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Looking a Gift Horse in the Mouth: Challenges in Managing Philanthropic Support for Public Services

Authors

  • Charles Brecher,

    Corresponding author
    1. New York University
      Charles Brecher is a professor of public and health administration in the Robert F. Wagner Graduate School of Public Service at New York University. He is also the director of research at the Citizens Budget Commission, a nonpartisan, nonprofit civic organization dedicated to influencing constructive change in the finances and services of New York City and New York State government.
      E-mail: charles.brecher@nyu.edu
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  • Oliver Wise

    Corresponding author
    1. New York University
      Oliver Wise is a master of public administration candidate in the Robert F. Wagner Graduate School of Public Service at New York University and a research associate with the Citizens Budget Commission.
      E-mail: owise@cbcny.org
    Search for more papers by this author

Charles Brecher is a professor of public and health administration in the Robert F. Wagner Graduate School of Public Service at New York University. He is also the director of research at the Citizens Budget Commission, a nonpartisan, nonprofit civic organization dedicated to influencing constructive change in the finances and services of New York City and New York State government.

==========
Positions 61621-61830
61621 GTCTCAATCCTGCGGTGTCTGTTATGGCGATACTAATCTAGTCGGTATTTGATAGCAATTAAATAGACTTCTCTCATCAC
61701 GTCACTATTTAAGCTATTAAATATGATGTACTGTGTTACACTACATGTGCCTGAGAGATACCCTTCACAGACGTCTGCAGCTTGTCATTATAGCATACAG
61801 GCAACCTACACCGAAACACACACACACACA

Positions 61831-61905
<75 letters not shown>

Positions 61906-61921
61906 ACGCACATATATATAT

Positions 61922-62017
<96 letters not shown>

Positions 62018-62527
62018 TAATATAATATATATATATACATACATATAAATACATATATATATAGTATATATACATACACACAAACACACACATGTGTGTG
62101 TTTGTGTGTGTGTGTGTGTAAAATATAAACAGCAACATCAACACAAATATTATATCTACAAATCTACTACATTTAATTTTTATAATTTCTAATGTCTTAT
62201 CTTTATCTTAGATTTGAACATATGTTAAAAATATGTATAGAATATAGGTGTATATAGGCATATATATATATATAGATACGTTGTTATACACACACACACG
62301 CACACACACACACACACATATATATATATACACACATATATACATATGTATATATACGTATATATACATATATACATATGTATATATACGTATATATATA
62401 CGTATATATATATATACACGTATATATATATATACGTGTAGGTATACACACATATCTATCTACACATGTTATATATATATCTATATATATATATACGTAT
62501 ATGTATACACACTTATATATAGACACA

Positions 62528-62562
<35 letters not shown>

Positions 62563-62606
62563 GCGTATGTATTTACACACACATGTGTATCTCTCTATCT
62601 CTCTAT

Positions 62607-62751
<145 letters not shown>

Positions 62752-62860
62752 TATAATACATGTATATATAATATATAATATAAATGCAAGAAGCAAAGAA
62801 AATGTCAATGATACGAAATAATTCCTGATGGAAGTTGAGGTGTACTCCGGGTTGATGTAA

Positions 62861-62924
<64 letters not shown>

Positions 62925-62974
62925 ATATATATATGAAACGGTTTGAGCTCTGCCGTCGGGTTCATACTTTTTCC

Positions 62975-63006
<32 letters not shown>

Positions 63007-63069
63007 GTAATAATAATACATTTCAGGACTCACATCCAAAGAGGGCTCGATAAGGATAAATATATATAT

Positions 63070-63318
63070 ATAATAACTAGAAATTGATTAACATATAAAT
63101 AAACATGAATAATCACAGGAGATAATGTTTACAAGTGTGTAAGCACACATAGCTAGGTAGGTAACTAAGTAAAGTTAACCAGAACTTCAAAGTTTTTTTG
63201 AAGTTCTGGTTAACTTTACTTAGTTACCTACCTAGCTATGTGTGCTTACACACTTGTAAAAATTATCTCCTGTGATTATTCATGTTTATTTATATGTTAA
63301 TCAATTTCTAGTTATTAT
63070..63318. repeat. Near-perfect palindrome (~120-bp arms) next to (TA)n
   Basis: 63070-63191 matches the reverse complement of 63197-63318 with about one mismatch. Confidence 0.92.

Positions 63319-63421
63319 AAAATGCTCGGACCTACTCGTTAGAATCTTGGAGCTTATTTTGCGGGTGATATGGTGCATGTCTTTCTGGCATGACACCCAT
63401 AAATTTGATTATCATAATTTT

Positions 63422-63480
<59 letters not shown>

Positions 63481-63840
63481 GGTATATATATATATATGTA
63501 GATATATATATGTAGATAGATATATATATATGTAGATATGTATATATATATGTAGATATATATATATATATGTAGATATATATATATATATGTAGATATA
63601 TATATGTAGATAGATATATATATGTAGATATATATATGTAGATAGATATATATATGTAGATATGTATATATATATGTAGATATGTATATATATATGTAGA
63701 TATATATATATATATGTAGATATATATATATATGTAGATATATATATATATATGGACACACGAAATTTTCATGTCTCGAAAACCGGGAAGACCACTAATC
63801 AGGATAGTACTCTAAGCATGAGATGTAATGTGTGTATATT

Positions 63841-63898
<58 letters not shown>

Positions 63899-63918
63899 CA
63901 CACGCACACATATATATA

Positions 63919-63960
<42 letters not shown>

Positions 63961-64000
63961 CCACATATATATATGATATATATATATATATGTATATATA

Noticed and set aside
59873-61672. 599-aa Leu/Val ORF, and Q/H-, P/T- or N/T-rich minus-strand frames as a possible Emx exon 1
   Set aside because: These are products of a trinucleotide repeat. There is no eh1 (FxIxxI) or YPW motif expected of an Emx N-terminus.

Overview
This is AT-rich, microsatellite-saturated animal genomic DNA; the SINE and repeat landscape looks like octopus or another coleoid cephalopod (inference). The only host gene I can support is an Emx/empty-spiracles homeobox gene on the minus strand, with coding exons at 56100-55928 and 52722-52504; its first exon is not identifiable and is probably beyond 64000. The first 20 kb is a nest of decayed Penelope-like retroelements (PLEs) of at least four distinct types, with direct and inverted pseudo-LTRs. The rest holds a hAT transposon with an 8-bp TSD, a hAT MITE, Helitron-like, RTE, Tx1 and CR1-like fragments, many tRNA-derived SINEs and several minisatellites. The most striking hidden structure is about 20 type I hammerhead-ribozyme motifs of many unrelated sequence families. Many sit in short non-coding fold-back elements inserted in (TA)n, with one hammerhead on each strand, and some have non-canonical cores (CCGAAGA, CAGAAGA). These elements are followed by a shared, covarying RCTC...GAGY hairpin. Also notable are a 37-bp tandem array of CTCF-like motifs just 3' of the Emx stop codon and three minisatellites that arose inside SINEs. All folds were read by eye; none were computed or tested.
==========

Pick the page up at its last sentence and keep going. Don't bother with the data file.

E-mail: charles.brecher@nyu.edu

Oliver Wise is a master of public administration candidate in the Robert F. Wagner Graduate School of Public Service at New York University and a research associate with the Citizens Budget Commission.
E-mail: owise@cbcny.org

Abstract

Collaborations between nonprofit and public sector organizations have become an increasingly important phenomenon in state and local public service delivery since the publication of the Winter Commission report in 1993. This article focuses on one of the less studied types of public–nonprofit collaborations, those in which philanthropic support from nonprofit organizations supplements the resources and activities of public agencies. Drawing on the case of “nonprofit-as-supplement collaborations” that support park services in New York City, this article documents the benefits and drawbacks associated with such collaborations. While they can provide increased resources and encourage management innovations, they also can lead to inequities in the availability and quality of services, the preponderance of particularistic goals over the broader public interest, and the politicization of previously bureaucratic decision making. The authors offer two strategies for public managers to realize more effectively the benefits yet mitigate the shortcomings of these collaborations.

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